This is the story of how I lost my cool on an ordinary summer day. I have no idea how this happened since I don’t recall anything amiss or unusual in the hours leading up to the incident. I had even been on a declared Love-journey for the previous four months, seeking out strangers for eye contact in order to radiate love vibes.
Obviously, I wasn’t loving all of the time. That wasn’t a secret, I have explained it on the blog before. Being extra loving to more humans than one is accustomed, takes practice.
As for the incident ….
In all my years as an adult driver, other than letting loose the occasional cuss words under my breath or rolling my eyes impatiently, I had never succumbed to any noticeable road rage.
Okay, maybe once when I was in my twenties, but that guy was an asshole! He thought I was some little girl he could bulldoze over. We were in slow-moving, bumper to bumper traffic on an overcrowded street in Brooklyn. It was broad daylight, there were witnesses, I was merely standing my ground. Fuck him.
Let’s not get off track. Focus, Maria.
So a few weeks ago some guy in an old pickup truck crossed paths with me three times and on the third crossing things became a little electrified. Don’t worry, no one was hurt, and no law enforcers had to be called to the scene.
At the first crossing, I was driving along a 45 mph stretch of road and came upon said pickup truck doing thirty. Prior to driving, I had been at home writing for several hours. It was mid-afternoon and I needed a few grocery items for dinner, so I was headed into town, a ten minute drive away.
Seeing the truck ahead, I slowed down, staying two car distances away. We were the only two driving on the road in our direction. I sighed and tried to avoid staring at the pickup’s bumper. I turned my music up and willed my mind to produce pleasant thoughts. After all, there was no need to rush, it was still early in the day. Also, I needed gas and I figured, once I turned off, Slow-poke-pickup would probably be gone from my life forever.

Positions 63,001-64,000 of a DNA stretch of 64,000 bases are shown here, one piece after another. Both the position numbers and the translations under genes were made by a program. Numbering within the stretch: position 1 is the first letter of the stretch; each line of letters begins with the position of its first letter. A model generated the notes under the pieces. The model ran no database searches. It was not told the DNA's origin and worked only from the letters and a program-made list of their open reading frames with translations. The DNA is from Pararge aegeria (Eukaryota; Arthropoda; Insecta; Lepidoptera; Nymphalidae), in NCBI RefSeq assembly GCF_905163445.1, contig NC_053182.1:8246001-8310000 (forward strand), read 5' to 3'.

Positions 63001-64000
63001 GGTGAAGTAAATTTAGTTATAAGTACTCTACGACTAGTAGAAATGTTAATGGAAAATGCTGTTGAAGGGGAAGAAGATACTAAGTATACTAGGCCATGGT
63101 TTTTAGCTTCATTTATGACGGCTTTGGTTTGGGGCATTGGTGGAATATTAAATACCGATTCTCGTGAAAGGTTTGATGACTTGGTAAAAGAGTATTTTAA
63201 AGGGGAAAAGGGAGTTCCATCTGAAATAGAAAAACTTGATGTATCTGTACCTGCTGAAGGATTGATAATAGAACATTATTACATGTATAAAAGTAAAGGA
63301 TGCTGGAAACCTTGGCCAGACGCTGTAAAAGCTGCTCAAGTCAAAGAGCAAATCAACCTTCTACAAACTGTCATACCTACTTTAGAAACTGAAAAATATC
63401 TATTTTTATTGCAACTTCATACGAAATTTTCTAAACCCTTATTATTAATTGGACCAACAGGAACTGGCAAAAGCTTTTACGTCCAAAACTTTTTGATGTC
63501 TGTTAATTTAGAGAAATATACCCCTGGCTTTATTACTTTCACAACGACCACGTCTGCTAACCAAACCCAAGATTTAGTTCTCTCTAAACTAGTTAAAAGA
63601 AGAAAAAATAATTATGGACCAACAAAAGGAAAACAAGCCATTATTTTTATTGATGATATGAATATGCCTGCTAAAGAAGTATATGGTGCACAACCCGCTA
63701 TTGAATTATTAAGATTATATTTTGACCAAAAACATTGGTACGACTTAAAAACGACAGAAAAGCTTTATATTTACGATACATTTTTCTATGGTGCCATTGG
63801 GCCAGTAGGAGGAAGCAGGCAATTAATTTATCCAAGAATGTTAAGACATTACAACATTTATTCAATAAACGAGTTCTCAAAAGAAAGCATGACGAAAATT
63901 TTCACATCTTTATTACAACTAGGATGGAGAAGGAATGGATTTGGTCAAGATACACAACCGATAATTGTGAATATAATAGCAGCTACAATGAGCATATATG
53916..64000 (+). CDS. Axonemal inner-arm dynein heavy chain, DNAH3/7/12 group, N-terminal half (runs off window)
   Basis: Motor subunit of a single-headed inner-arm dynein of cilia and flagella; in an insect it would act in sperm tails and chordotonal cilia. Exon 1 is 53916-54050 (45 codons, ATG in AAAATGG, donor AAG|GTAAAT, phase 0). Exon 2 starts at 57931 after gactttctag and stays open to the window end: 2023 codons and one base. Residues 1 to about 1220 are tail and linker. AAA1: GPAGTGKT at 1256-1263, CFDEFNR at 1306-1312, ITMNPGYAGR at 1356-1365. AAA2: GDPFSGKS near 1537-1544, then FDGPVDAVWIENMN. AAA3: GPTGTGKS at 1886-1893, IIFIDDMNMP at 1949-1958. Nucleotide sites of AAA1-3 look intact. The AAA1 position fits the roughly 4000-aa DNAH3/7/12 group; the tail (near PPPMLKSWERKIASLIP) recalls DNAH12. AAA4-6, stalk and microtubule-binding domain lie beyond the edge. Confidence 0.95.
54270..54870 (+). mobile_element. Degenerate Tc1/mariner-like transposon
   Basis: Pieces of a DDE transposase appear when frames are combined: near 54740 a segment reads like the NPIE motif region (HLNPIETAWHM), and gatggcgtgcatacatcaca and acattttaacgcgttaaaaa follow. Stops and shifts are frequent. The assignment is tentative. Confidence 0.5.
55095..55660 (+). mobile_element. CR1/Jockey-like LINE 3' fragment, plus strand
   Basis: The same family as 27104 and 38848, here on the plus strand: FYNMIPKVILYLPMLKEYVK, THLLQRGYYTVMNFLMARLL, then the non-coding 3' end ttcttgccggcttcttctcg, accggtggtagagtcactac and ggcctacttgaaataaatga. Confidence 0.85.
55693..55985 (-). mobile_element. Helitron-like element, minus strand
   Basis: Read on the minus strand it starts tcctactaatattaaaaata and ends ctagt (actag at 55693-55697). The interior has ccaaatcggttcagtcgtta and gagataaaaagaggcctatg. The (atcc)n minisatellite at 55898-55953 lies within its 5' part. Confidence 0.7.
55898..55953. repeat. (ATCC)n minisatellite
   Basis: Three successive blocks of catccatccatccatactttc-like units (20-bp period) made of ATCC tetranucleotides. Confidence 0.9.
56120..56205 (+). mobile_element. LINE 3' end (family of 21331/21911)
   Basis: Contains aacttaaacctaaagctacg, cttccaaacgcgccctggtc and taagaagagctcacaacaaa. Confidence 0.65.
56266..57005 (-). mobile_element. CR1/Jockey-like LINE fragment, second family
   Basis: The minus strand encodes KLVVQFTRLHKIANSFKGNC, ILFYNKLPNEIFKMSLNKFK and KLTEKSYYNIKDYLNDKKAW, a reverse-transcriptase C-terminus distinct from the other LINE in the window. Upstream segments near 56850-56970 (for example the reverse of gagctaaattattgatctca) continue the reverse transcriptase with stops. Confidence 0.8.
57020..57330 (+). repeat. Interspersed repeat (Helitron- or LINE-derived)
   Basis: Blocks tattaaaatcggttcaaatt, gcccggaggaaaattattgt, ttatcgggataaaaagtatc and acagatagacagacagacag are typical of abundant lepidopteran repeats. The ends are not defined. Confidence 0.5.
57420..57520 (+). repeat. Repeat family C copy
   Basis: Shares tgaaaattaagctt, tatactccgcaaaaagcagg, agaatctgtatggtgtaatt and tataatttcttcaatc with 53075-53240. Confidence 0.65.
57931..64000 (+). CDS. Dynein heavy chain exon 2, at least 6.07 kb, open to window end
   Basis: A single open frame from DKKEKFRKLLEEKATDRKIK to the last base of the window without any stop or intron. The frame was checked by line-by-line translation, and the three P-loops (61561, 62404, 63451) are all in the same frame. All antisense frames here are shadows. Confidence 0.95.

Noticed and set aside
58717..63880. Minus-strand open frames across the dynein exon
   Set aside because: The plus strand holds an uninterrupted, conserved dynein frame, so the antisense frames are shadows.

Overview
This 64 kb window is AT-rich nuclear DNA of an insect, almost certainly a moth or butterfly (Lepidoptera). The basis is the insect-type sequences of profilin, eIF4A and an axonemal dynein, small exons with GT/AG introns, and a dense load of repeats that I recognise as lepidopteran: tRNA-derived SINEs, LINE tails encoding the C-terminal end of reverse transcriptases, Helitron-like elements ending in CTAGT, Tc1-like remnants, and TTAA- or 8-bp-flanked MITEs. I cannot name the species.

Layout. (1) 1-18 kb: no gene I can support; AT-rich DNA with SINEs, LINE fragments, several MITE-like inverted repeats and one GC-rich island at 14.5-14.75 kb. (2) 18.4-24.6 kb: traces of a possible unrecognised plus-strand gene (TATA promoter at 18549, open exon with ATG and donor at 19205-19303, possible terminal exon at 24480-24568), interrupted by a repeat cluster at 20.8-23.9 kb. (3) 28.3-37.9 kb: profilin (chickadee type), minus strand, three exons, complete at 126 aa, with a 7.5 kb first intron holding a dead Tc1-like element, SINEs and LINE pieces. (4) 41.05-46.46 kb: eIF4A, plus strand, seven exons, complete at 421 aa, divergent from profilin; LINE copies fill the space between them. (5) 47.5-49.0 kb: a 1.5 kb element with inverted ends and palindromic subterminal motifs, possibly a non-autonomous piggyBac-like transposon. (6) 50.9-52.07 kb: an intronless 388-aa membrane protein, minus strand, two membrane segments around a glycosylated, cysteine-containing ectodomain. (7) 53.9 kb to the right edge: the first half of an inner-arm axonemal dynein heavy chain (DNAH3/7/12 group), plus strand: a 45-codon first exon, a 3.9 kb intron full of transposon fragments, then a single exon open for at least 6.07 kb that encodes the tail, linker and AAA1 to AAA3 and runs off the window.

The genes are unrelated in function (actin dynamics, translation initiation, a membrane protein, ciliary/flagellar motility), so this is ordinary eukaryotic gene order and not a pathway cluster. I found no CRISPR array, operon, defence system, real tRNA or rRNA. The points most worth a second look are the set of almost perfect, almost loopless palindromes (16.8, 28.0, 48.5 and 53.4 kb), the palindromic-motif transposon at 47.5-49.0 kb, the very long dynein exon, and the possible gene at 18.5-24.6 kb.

Stop sign. Uh-oh. Slow-poke was signaling to turn right like me. Gah!
This road is a common shortcut, I told myself. He could be going anywhere.
Ah yes, here comes the gas station, bye-bye Slow-poke. Shit. He’s turning into the busy gas station. And instead of swinging in a wide arc to find himself a pump further inside the lot, he sits with his tail at the entrance, leaving me to stopped behind him in traffic. Ugh.
He creeps in slowly and when I see an opportunity, I swing a wide arc around him and easily find an available pump on the other side.
By the time I was done getting my gas I had forgotten all about Slow-poke. But then just as I start my car Slowpoke appears in my peripheral vision. I hurry to put my car in gear and move out of there ahead of him. He’s watching me the whole time, as if he’s waiting, and just as I near the stop sign he springs forward in front of me. Grrr!
Now the fun begins. Who knew a car with a working engine could go as slow as three miles per hour? That’s how slow the pickup moves once it’s ahead of me again. And it looks like we are both heading into the grocery store parking lot across the street.
The light is changing in front of us and Slow-poke taps his breaks just as he’s clearing the intersection. Now I’m fuming. Triggered and flash-backing, I guess. I stay with Slow-poke because I refuse to be stymied by the red light of the law.
But I have to crawl like a snail through that red light to get out of the way of traffic. Ugh. And then it happened. Up went my middle-finger! I pressed it right up against the inside of my windshield so Slow-poke wouldn’t miss it. Who knows if he even saw me.
We parked on opposite sides of the shopping mall after that. I was slumped in my seat trembling with anger, shame and remorse.
What.The.Fuck., Maria. How old are you? Have you lost your mind?
I saw Slow-poke in the grocery store, but he wasn’t paying any attention to me. We shopped for our groceries and return to our separate lives without further incident.
That day reminded me that I am still only human, possessing flaws and vulnerabilities not much different from the next person. And some days— despite my best effort and despite all the uneventful, well-meaning days which may come before— I am quite capable of reverting to behaving like a tired toddler. I’m okay with this.
It’s a new day. Once again, I get another chance to be better in this one than I was in the days or weeks before.
Life goes on.